Peterson was later accused by police of having hit the driver, and the man himself would testify that he had been beat up by Peterson and two other men. Both Peterson and his father, who arrived at the scene after his son had called him, were accused of having a “scuffle” with the police.

  “It was alleged that I, in some way, had gotten into a physical altercation with the police officer,” Peterson said. “Nothing of the sort happened. It was the officer who initiated the altercation and escalated the situation.”

  Father and son were lucky to have clear closed-circuit TV footage made available by Daily Extra Supermarket.

  “As you can see on the footage, the officer walked up to my father, who at a point drops his keys. Then before he could look up, and way before he reaches him, the officer already had his gun out and pointing,” said Peterson.

  “When he reaches my father from the back with no warning, he grabs him by the collar and puts the gun on his face. The gun was still hot from the ‘warning shot’ the officer fired in the presence of civilians. The other driver was standing there in a white shirt with his hands crossed and as you can see, we were not touching him.”

  His mother and father had arrived at the scene together minutes earlier, Peterson said.

  “My mother had to watch her husband being held at gunpoint. That is when I ran to protect my father and placed myself in the middle of the officer with the gun and my father. This is where the officer switched his focus to me and grabbed me by the collar and placed the hot barrel of the gun on my neck, after which the gun was pointed at my face. All this time I kept my hands to the side and did not touch any officer of the law. All I was trying to prevent is seeing my father get shot for no reason.”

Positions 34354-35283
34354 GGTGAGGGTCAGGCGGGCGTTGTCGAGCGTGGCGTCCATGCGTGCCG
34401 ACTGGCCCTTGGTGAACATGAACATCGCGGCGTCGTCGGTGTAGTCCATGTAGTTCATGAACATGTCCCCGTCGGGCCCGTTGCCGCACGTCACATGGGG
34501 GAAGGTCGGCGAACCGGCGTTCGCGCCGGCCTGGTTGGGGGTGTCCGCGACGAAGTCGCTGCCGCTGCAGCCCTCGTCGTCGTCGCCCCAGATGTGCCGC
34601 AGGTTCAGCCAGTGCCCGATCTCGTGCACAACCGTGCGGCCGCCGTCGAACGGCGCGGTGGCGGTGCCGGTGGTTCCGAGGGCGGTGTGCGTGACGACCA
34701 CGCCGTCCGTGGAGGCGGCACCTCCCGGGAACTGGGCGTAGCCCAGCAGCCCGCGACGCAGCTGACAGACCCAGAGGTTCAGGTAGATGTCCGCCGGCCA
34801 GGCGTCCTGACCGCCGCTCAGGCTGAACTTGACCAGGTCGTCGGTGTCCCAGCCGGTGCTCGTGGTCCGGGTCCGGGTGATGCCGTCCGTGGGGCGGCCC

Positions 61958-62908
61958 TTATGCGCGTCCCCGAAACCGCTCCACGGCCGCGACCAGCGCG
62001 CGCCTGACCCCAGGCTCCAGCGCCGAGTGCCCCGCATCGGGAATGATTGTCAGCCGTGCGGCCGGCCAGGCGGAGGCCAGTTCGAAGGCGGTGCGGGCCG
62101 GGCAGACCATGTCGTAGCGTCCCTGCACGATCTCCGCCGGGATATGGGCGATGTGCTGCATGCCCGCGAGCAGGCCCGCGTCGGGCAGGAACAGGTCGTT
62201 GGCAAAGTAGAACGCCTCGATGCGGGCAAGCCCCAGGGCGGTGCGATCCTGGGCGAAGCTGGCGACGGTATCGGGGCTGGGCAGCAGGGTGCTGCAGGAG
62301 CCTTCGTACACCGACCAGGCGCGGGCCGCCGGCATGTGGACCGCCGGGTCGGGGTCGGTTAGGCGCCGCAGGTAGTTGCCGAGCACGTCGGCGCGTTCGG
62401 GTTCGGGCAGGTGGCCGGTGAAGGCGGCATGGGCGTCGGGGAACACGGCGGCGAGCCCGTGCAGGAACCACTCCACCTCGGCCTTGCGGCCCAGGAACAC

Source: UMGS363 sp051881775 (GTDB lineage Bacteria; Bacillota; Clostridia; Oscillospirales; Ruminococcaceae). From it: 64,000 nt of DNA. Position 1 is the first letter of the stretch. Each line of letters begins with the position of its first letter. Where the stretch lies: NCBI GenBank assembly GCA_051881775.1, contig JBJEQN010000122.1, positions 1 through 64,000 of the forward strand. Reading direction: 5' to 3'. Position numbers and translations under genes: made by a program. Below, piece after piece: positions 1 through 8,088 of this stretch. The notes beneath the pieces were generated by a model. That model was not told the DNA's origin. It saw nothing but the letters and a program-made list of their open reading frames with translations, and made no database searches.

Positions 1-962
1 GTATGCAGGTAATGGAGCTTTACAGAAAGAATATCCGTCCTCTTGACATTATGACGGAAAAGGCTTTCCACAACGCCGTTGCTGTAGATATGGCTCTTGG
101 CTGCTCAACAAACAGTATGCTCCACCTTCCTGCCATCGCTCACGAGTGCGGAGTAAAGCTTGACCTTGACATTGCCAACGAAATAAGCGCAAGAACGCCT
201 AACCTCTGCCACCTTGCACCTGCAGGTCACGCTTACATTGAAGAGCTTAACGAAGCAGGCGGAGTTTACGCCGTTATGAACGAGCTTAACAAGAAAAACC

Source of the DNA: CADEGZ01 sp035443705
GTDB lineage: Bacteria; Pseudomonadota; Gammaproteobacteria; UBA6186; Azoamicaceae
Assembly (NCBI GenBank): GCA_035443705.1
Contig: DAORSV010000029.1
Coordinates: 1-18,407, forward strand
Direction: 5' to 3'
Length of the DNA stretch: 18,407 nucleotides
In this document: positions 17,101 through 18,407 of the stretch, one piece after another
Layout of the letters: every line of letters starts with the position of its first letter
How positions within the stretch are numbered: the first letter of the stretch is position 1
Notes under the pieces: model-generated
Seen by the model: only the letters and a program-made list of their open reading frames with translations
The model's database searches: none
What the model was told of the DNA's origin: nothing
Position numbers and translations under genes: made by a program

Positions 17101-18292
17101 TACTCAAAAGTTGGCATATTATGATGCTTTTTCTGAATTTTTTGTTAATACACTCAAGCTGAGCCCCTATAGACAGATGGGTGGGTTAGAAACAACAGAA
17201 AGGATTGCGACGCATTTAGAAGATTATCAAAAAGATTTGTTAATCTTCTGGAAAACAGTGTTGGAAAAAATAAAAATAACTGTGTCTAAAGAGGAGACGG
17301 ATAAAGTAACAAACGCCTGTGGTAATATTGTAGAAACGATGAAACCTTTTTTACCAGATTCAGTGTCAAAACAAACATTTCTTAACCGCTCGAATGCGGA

This is where the situation escalated, according to Peterson. “As you can see it was only after that instance when everybody went into panic mode. I was pulled to the side by multiple officers, as if I was the main one being physical. The police pushed me all the way up to the wall, and I was surrounded by officers.” One of the officers shoved him into the wall. “Not earlier and not then did I react in a physical manner, contrary to what was portrayed in the media.”

  Mrs. Peterson had to return home alone, as her husband and son were taken to the police station.

  “We were told that we were held for questioning, but it turned out that we were arrested,” said Peterson, who was not allowed by police to contact an attorney. “The next morning, I was pulled into the office by two high ranking officers. They told me that they saw the footage, and that me and my father ‘beat up the boy bad,’ but that if I confessed that I did it that I could go home.” Peterson refused.

  “I remembered exactly what I did. If I had hit someone, given my martial arts background, you would have been able to see it on the victim. Yet the victim had no injuries, plus he refused to press charges against me.”

  Peterson said that police had failed to question the driver on his state of mind on the night of the accident that he caused. “When I refused to confess the next morning, the paper to place me in jail for the first 48 hours was quickly signed and I was sent up to the cell. Me and my father were locked up for four days total.”